The Bell Inn, Winchester

Bell tweaked 2
The Bell Inn. Photo © Stephen 2014

Note: the following comments were written in August 2014. Since then the Bell has changed hands yet again. The ‘new landlady’ referred to below is not the one who is now running the pub.

The Bell Inn, on the southern edge of the city of Winchester, is that increasingly rare thing – a genuine local with wide appeal and a pleasant atmosphere. I first got to know the Bell over thirty years ago, and it was one of  the nicest pubs in Winchester. With lovely Marston’s Bitter and a super set of regulars, it was my home from home for a decade. But then Alan Riggs, who made the pub what it was, decided to move on, at just the time when Marston’s were losing the plot and chucking out decent tenants in a bid to prove that an unmotivated manager can ruin any pub. So I took my custom elsewhere. I’ve been in from time to time over the ensuing twenty years, but what I’ve found has not encouraged me to make a habit of it – until now [August 2014]. A new landlady [not the one who took over in late 2015] has been turning the pub around, and its star is in the ascendant again.

In addition to beers from Greene King, the Bell also sells ales from local micro-brewery Red Cat. Very nice they are too.

There’s a wide choice of food, from sandwiches and snacks to starters, main courses and desserts. The Bell also has the unusual benefit, for a city pub, of a good-sized car park and a garden.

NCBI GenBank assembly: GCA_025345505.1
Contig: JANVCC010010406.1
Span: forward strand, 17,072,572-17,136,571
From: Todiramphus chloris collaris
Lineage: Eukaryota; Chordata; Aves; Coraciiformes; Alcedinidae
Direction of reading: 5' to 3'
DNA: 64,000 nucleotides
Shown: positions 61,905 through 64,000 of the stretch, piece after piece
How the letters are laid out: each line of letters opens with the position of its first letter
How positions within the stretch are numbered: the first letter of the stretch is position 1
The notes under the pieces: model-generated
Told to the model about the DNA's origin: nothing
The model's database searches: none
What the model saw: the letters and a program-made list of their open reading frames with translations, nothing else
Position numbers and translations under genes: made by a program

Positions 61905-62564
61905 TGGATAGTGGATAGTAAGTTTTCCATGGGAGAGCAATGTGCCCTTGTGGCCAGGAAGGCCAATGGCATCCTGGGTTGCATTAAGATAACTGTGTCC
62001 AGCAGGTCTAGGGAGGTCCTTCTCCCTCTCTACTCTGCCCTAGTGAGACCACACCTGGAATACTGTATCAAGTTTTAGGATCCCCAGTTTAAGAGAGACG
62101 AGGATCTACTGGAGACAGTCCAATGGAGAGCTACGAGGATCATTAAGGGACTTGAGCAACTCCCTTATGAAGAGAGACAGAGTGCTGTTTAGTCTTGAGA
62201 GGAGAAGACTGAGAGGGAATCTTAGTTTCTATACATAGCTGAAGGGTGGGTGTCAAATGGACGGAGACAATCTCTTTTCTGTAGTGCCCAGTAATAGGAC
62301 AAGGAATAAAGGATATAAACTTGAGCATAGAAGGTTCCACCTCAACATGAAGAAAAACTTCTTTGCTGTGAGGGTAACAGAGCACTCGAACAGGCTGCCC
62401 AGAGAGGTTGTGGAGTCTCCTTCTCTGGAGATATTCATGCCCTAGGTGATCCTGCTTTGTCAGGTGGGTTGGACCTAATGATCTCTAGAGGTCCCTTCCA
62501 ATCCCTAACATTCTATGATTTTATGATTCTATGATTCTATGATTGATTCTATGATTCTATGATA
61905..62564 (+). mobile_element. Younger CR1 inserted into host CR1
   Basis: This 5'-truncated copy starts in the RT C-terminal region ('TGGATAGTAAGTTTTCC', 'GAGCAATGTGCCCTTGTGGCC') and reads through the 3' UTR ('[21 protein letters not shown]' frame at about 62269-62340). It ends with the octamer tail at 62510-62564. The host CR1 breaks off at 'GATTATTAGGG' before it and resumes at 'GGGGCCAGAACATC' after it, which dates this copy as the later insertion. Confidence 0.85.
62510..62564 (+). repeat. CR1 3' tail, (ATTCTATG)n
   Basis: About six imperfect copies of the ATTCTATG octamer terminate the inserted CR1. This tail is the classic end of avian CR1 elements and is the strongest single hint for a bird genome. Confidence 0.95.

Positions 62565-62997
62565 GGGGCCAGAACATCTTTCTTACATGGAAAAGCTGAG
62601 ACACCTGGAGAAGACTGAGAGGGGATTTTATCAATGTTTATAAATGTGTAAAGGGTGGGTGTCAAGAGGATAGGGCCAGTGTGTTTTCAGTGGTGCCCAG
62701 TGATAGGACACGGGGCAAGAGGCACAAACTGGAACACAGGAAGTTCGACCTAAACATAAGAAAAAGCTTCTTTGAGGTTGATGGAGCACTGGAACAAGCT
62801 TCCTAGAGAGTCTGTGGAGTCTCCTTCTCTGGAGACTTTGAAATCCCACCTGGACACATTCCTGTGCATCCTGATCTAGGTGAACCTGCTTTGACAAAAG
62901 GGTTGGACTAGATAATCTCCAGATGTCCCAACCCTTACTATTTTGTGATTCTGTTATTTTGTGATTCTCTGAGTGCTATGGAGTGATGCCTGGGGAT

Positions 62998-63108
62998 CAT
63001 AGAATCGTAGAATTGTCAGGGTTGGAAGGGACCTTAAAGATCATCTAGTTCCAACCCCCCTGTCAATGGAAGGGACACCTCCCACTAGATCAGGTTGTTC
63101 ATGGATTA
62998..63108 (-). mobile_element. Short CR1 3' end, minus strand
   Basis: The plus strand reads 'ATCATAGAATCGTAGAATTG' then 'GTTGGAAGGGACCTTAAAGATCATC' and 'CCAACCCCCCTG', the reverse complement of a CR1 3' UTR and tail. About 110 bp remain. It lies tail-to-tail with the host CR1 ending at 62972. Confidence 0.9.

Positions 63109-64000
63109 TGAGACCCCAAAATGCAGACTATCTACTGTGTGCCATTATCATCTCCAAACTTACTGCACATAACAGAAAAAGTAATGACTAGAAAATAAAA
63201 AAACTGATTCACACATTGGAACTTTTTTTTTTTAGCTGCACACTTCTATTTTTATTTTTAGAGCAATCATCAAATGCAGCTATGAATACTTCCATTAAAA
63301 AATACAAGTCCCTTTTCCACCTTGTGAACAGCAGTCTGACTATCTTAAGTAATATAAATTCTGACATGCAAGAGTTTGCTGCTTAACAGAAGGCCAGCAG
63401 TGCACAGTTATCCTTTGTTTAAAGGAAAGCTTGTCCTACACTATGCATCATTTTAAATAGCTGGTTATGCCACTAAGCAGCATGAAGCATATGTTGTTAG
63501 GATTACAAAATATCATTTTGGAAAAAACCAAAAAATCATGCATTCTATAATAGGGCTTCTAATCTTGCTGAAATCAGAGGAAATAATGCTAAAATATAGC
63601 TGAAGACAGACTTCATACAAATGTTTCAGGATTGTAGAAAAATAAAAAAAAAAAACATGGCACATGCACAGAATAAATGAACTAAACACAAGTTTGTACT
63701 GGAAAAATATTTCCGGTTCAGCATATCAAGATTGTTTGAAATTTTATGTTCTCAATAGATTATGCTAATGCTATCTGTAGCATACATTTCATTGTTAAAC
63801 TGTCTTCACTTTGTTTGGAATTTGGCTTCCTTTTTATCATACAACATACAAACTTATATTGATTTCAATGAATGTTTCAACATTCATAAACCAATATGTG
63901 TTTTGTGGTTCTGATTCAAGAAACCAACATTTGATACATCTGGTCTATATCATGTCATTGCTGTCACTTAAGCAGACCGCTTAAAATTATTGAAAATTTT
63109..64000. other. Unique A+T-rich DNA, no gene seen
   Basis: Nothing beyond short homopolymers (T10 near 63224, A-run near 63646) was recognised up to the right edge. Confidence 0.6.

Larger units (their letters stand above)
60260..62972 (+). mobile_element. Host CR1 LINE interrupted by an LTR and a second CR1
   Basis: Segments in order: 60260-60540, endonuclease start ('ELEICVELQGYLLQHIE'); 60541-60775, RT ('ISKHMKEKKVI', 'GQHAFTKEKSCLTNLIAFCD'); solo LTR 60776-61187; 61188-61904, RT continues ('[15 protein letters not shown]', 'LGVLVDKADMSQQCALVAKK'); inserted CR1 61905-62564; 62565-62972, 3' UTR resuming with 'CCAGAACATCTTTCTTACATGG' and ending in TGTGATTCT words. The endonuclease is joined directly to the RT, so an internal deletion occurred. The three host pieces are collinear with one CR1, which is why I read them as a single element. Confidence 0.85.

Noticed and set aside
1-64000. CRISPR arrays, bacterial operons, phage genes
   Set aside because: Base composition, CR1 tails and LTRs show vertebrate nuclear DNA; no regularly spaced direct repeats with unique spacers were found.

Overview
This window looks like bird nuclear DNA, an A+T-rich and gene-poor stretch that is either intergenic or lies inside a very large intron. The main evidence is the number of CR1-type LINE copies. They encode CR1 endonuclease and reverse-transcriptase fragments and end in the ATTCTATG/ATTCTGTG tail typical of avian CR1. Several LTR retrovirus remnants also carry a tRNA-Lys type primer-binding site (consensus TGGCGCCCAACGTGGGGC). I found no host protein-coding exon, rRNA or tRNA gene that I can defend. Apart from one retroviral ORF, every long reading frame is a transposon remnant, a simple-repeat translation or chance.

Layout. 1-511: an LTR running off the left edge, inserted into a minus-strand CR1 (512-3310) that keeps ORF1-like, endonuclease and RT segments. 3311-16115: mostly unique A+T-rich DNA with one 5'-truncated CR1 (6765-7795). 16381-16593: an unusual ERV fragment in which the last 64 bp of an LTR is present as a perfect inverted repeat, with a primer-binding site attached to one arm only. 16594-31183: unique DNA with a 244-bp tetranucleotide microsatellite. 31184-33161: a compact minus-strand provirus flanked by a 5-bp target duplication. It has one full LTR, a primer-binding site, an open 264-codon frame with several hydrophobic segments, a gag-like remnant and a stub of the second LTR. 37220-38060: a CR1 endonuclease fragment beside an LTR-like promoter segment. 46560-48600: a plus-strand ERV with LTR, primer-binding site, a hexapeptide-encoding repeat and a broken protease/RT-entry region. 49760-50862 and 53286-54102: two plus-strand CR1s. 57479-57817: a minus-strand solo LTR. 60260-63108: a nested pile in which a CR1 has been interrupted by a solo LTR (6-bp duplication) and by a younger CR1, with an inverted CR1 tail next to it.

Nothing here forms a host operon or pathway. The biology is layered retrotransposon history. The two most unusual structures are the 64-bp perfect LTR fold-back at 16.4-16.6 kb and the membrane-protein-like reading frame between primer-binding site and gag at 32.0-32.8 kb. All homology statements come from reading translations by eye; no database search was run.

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Garden of the Bell Inn. In the background is the Norman building of St Cross.

Behind the pub is the St Cross ‘hospital’, the oldest charitable institution in Britain. With its magnificent Norman chapel, it is well worth a visit. A short private road connects the pub and the hospital, so it’s easy to combine a visit to both.

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6 thoughts on “The Bell Inn, Winchester

  1. I read that they serve pigs cheeks in the restaurant. That’s an indicator of good unusual food. It’s quite rare to find it on any menu. I was lucky enough to find it once in France on my last trip.

      1. From “Trip Adviser”,
        “Came upon this lovely pub after turning off the M3 en route home Saturday afternoon. We had been re-directed/recommended from the sister pub The Queen, as they stopped serving full meals at 2.30 and could only offer sandwiches and chips. It was just a couple of minutes drive. We sat in the sunny garden and I was +++ delighted to find my favourite dish on the specials menu – Pig Cheeks slowly braised in cider. Served in a tarragon/cream sauce with mustard mash and mange touts, it couldn’t have been better. The OH had the red snapper, also beautifully cooked and served and both dishes were really good value for money. We were reluctant to order a bottle of wine as we still had quite a few miles to drive but were told we could take the unfinished bottle with us so were able to both enjoy a small glass with our meal and finish the bottle at home. Really good and friendly customer service and well worth breaking the journey up or down the M3.”

  2. After your excellent review, I will try it again!
    I fully endorse your comment about Alan, that good landlord of far off days.
    Thursdays evening always used to be full of Royal Observer Corps erks, from a nearby Post, and sometimes the local Drama group’s actors after rehearsals, and often a couple of Brothers.

    Oh happy days!

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